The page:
Sunday in Outer Blogness: Wrong Side of History Edition!

There were two little tidbits of Mormon news this past week, and in both, the CoJCoL-dS couldn’t stop hamming up its role as villain.

First off, there was a case of a gay author whose book was dropped from publication because he wanted to mention his partner in a book bio. This, of course, is not directly the fault of the CoJCoL-dS, but rather (Utah-based-but-not-LDS-owned) publisher Cedar Fort apparently didn’t want to mess up the book’s chances of getting carried by church-owned bookstores. The good news is that LDS authors came together in support of the book despite the fact that the church’s Deseret News reported that 85% favor businesses having the right to discriminate against gay couples.

Then LDS Apostle M. Russel Ballard gave a devotional at BYU Education week on the separate role of women, offering such gems as: “Women, your input is welcome but you need to be careful to not assume a role that is not yours,” and explaining the women can’t have the priesthood (and corresponding leadership roles) because women have motherhood instead. (Note that when a leader of this level gives a talk, for believing members of the CoJCoL-dS it is almost like hearing it from God.) See Christy Clegg for a polite rebuttal. Many women feel a spiritual connection through beliefs in Heavenly Mother and the temple and don’t all thrive squeezed into the same role.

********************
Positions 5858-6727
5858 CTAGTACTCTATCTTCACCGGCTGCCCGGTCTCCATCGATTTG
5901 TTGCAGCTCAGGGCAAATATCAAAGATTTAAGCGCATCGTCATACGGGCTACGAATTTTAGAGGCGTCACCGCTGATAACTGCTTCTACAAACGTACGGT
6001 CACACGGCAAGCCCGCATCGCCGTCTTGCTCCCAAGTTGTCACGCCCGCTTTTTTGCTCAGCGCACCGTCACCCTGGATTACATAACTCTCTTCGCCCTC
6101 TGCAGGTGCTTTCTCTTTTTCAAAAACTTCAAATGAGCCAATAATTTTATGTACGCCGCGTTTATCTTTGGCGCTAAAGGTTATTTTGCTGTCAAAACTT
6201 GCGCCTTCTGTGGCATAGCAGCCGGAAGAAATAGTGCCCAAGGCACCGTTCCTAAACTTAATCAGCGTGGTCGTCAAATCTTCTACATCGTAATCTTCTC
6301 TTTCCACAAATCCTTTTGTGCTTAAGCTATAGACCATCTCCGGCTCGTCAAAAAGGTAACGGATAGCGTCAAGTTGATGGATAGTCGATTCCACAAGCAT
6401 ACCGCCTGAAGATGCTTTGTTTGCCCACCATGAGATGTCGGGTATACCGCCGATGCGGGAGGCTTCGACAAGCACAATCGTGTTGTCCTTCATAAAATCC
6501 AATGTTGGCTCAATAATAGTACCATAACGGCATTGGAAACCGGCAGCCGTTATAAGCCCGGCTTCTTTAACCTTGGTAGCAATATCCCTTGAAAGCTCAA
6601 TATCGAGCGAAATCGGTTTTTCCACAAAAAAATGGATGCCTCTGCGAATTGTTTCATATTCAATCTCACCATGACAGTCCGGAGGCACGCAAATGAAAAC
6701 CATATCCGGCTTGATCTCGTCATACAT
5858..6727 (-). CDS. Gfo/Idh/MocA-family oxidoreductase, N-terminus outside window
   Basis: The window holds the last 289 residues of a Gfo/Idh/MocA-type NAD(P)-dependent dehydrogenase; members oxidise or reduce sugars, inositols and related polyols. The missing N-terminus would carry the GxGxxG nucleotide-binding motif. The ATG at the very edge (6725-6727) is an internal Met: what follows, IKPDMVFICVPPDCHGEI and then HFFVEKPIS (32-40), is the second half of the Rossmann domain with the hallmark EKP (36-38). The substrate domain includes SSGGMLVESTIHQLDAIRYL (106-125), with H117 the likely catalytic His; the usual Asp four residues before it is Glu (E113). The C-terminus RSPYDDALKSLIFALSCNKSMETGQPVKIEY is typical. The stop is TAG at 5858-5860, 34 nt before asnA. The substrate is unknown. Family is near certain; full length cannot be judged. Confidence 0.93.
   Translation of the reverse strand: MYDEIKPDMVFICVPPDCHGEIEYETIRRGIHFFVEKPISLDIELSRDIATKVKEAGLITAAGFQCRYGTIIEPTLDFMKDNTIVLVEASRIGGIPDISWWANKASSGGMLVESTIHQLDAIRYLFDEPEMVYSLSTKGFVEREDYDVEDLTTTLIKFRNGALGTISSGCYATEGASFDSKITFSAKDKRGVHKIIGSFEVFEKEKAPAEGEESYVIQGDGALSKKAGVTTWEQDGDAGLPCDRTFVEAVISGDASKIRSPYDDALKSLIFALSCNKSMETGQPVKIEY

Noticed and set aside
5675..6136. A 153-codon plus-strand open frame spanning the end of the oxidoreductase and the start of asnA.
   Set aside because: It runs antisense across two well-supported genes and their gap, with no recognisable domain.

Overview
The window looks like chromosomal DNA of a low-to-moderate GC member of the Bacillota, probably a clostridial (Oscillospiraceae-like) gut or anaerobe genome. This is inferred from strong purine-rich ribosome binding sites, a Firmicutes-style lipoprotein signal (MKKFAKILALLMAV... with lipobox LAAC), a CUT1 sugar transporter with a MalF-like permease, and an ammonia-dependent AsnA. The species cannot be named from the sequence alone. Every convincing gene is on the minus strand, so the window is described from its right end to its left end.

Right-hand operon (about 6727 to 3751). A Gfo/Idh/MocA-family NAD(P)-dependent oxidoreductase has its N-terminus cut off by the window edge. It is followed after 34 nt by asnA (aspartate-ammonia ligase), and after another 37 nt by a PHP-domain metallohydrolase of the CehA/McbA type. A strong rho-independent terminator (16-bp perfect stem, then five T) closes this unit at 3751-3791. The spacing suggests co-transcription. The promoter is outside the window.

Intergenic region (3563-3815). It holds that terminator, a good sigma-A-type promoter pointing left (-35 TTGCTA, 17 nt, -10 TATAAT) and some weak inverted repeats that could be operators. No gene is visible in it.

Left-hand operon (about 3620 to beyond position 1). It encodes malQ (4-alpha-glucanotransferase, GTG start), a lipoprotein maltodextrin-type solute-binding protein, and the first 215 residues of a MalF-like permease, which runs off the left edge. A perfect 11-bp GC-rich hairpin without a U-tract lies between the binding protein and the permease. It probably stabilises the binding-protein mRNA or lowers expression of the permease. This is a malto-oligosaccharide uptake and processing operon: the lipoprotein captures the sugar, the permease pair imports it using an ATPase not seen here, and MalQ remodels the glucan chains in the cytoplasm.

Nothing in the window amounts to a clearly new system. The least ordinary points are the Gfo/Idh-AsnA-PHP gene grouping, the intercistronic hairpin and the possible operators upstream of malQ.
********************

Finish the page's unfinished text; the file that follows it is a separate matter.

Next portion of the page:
There was also some discussion of the appropriateness (or lack thereof) of adult male leaders having sexually invasive closed-door interviews with minors. Keep in mind the CoJC0L-dS’s official history of older, married leaders and their additional teen brides.

Since family and Mormonism can lead to sticky situations, Runtu shared some good advice from personal experience on maintaining good family relationships when you stop believing in the CoJCoL-dS:

If I am tempted to discuss my loss of belief with someone I care about, I ask myself two questions: 1) What do I hope to accomplish with this discussion? 2) What is the likely outcome of the discussion? If the answer to 1) is “I just want them to know the truth,” that’s not good enough. The second question comes into play: How likely is it that they are going to know and accept the truth because of your discussion? If it’s unlikely, why bother? In my view, it’s fine to share your feelings and knowledge with anyone you wish, but when it comes to loved ones, make sure you have a definite goal in mind and that your conversation is likely to achieve that goal.

The thing is that doubting is against the commandments, and a religious community (try living in South Jordan, or, worse, Rexburg) can create barriers to doubting no matter how obvious the questionability appears from outside the bubble.

(On that note, I learned a couple of new wacky religious fun facts: The eight witnesses to the Book of Mormon apparently didn’t even sign their own names, and dragons are mentioned in the Bible thirty-four times! Plus, take a gander at the changes made in the best conference talk you’ll never read, h/t.)

Finally letting go of religious beliefs can lead to a very positive reassessment of values. Allow me to quote a few from this week in Outer Blogness:

Without the eternal perspective I used to have, this life has become infinitely more precious to me. It is literally all I have. I want to make the most of it, and I can’t do that if I believe that my life is in someone else’s hands. I’ve taken back the control, and I’m going to spend the rest of my life trying to make things happen. I may not get everything I try for, but I will die with the satisfaction of having tried. I will achieve things that I would have never done before, simply because I am taking charge of my life.